Last Updated on Saturday, 26 December 2015, 21:01 by GxMediaBorrowers with bad credit scores will soon find it harder to borrow more or obtain additional credit when the local credit bureau begins operations after receiving its license next week.
Governor of the Bank of Guyana Lawrence Williams is expected to sign the license for CreditInfo (Guyana) Inc. to operate a credit bureau here, according to sources. The license is scheduled to be handed over to the group’s Chief Executive Officer (CEO) of the Iceland-headquartered CreditInfo next week.
The company’s website names Guyanese Attorney-at-Law, Gino Persaud as its local CEO. However, Bank of Guyana sources say Persaud-the Immediate Past President of Transparency Institute of Guyana Inc. (TIGI)-will not be the CEO and the person tipped is a female.
The Bank of Guyana official said that after the license is issued, a notice will be published in the Official Gazette stating that CreditInfo (Guyana) Inc. will be the local credit bureau. The entity will be responsible for sharing information among lending institutions about a person or institution’s creditworthiness before accessing new or additional loans or credits.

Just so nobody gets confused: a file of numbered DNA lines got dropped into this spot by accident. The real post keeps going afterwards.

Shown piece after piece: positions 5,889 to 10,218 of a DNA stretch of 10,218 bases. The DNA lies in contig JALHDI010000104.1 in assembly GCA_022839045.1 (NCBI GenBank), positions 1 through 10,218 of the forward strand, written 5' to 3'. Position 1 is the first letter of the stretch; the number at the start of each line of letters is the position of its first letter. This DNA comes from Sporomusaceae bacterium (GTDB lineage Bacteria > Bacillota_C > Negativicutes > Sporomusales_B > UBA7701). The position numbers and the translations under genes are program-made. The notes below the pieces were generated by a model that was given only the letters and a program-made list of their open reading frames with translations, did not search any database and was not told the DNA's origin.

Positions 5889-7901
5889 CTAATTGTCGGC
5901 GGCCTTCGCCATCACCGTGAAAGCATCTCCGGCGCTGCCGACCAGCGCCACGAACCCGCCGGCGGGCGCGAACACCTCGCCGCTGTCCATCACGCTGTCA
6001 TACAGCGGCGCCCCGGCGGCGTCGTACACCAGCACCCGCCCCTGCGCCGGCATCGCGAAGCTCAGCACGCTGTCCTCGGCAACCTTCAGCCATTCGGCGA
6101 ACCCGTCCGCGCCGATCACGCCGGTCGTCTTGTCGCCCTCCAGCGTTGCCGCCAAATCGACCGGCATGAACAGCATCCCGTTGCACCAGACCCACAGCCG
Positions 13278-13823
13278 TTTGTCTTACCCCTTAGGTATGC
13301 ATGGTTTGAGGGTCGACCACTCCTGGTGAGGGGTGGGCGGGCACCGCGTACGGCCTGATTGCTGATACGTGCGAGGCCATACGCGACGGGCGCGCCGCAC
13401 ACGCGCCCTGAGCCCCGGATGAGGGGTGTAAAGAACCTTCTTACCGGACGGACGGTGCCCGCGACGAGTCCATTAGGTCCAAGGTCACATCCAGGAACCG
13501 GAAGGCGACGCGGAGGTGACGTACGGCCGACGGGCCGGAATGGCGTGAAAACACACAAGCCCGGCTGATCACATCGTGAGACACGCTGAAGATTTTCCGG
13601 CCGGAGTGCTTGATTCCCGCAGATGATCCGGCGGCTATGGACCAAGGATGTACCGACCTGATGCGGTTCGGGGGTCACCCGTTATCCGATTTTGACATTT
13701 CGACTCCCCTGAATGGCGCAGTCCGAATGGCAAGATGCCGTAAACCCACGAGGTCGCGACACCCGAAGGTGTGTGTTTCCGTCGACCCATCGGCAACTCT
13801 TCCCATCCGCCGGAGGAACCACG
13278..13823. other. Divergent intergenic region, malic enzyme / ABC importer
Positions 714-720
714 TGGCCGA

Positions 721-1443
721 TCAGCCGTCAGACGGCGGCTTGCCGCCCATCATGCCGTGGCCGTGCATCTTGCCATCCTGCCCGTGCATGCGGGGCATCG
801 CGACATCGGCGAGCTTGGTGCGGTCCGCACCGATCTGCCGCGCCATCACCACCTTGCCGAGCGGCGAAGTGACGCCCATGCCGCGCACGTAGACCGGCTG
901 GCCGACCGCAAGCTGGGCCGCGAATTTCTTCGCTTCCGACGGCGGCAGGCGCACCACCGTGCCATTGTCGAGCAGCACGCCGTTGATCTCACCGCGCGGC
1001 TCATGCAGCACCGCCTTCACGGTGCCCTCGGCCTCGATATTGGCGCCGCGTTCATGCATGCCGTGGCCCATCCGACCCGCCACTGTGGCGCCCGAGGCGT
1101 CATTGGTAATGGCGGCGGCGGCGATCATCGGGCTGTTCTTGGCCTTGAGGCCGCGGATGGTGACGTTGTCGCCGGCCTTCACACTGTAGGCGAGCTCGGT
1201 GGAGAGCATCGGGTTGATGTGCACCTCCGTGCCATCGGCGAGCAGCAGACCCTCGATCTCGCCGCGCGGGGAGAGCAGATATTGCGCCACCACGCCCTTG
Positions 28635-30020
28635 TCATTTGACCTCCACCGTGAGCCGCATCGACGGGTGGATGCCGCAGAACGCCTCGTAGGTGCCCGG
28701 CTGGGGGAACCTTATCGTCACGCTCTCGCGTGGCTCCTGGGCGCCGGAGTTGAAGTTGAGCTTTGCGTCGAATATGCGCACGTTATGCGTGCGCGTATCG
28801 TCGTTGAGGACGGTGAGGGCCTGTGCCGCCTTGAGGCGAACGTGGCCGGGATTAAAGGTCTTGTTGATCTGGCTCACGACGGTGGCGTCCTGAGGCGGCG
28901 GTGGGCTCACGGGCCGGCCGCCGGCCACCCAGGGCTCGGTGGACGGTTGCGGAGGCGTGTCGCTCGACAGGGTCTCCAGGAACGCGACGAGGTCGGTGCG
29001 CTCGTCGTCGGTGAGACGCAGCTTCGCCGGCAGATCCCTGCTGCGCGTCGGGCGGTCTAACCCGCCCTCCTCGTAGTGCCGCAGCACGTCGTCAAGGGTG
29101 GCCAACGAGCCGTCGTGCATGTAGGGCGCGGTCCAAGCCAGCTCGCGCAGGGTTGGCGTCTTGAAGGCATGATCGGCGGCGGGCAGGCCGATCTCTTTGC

CreditInfo also operates a bureau in Jamaica. No Guyanese companies had applied to establish such a clearing house, according to the sources.
President of the Georgetown Chamber of Commerce and Industry (GCCI), Clinton Urling welcomed the establishment of the local credit bureau, saying it would fast-track applications and lower the chances of bad debt.
“It helps to speed up the analysis of credit applications to financial institutions and reduces the risk involved for those institutions,” he said. With that, he expects that there will be lower interest rates.
Urling expects that the bureau will benefit borrowers because they good debt-servicers will be rewarded with favourable ratings which they can use to make future credit applications.
While the GCCI President was not immediately clear whether major hire purchase stores will be captured by CreditInfo (Guyana), he pointed out that those entities do have a vast database of buyers with favourable credit histories
“This information should be captured by the Credit Bureau and go into its database so as to have a readily available source of credit data that would not otherwise be available if those persons had never sought a commercial bank loan or mortgage,” he added.
Guyana passed credit bureau legislation into law in June 2010 after the International Finance Corporation (IFC) of the World Bank assisted in drafting it.